Bastian could not have wished for a more festive reception. On every roof and battlement stood elves with gleaming trumpets, blaring away at the top of their lungs. The jugglers juggled, the astrologers proclaimed Bastian’s greatness and good fortune, the bakers baked cakes as big as mountains, the ministers and councilors escorted the coral litter through the teeming crowd on the High Street, which wound in an ever-narrowing spiral up the conical tower to the great gate leading into the palace. Followed by Xayide and the dignitaries, Bastian climbed the snow-white steps of the broad stairway, traversed halls and corridors, passed through a second gate, through a garden full of ivory animals, trees, and flowers, mounted higher and higher, crossed a bridge, and passed through the last gate. He was heading for the Magnolia Pavilion at the very top of the tower. But the blossom was closed and the last stretch of the way was so steep and smooth that no one could climb it.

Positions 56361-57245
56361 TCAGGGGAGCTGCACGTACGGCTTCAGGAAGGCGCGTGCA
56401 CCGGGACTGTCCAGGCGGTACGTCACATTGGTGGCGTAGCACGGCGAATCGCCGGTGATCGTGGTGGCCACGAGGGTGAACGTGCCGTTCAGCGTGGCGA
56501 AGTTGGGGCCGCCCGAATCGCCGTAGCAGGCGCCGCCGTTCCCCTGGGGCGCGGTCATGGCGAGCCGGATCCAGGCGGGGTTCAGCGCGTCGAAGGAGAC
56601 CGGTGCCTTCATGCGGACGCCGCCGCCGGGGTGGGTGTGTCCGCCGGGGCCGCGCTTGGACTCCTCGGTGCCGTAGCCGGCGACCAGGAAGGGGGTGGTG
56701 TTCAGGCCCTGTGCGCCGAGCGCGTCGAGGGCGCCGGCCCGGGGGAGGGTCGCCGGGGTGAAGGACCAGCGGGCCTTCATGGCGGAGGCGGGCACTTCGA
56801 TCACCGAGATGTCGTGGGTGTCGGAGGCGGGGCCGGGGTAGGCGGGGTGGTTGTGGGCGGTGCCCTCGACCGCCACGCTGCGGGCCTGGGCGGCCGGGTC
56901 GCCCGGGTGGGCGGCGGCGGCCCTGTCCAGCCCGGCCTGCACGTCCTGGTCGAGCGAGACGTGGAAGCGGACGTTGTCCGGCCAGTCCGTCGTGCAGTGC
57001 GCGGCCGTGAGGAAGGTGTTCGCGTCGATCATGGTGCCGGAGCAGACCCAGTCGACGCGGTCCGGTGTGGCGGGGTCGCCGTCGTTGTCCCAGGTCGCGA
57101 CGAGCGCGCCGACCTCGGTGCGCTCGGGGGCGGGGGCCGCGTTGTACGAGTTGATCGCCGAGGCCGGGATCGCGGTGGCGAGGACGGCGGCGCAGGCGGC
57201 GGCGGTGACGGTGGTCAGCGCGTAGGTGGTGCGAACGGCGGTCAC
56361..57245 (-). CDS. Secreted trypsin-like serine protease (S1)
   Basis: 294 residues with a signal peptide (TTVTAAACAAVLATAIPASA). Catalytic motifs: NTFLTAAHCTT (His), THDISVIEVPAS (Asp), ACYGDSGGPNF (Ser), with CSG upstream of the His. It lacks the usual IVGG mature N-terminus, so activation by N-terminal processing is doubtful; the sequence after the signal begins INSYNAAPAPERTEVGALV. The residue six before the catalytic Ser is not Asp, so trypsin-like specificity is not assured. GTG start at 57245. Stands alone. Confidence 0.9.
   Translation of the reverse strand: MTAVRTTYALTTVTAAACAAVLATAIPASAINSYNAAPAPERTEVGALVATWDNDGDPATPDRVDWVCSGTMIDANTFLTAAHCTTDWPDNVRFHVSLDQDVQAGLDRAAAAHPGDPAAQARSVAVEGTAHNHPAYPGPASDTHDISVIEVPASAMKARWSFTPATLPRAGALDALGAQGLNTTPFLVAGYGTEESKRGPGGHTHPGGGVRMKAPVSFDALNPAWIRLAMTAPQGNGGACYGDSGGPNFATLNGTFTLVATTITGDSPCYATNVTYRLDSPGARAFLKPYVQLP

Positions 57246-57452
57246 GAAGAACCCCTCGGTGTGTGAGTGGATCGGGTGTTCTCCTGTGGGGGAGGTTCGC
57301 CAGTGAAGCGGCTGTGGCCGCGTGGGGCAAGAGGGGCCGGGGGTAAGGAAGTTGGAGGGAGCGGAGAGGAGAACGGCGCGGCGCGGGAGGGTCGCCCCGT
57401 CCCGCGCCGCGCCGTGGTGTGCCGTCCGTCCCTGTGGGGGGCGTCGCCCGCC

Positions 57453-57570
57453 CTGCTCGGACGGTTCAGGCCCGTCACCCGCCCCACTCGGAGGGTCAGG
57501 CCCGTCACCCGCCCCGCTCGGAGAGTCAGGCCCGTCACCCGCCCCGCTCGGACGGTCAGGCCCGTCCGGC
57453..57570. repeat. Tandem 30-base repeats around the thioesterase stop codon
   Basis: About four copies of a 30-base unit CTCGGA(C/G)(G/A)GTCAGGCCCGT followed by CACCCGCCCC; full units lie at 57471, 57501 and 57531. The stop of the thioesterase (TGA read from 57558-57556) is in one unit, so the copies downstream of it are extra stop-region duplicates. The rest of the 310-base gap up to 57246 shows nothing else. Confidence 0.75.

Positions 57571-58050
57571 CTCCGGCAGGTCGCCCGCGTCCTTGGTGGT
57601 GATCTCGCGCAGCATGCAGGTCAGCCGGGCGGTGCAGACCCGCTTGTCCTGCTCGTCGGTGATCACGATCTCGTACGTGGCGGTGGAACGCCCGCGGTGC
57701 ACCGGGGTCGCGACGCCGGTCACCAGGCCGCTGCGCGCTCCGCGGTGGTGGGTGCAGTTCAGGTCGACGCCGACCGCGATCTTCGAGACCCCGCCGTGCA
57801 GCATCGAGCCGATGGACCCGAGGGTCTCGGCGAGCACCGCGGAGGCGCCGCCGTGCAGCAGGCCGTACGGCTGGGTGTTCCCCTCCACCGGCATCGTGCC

Bastian remembered that the wounded Atreyu had not been able to climb that slope, not by his own strength at least, because no one who has ever reached the Magnolia Pavilion can say how he got there. For this victory must come as a gift.
But Bastian was not Atreyu. If anyone was now entitled to bestow the gift of this victory, it was he. And he had no intention of letting anything stop him.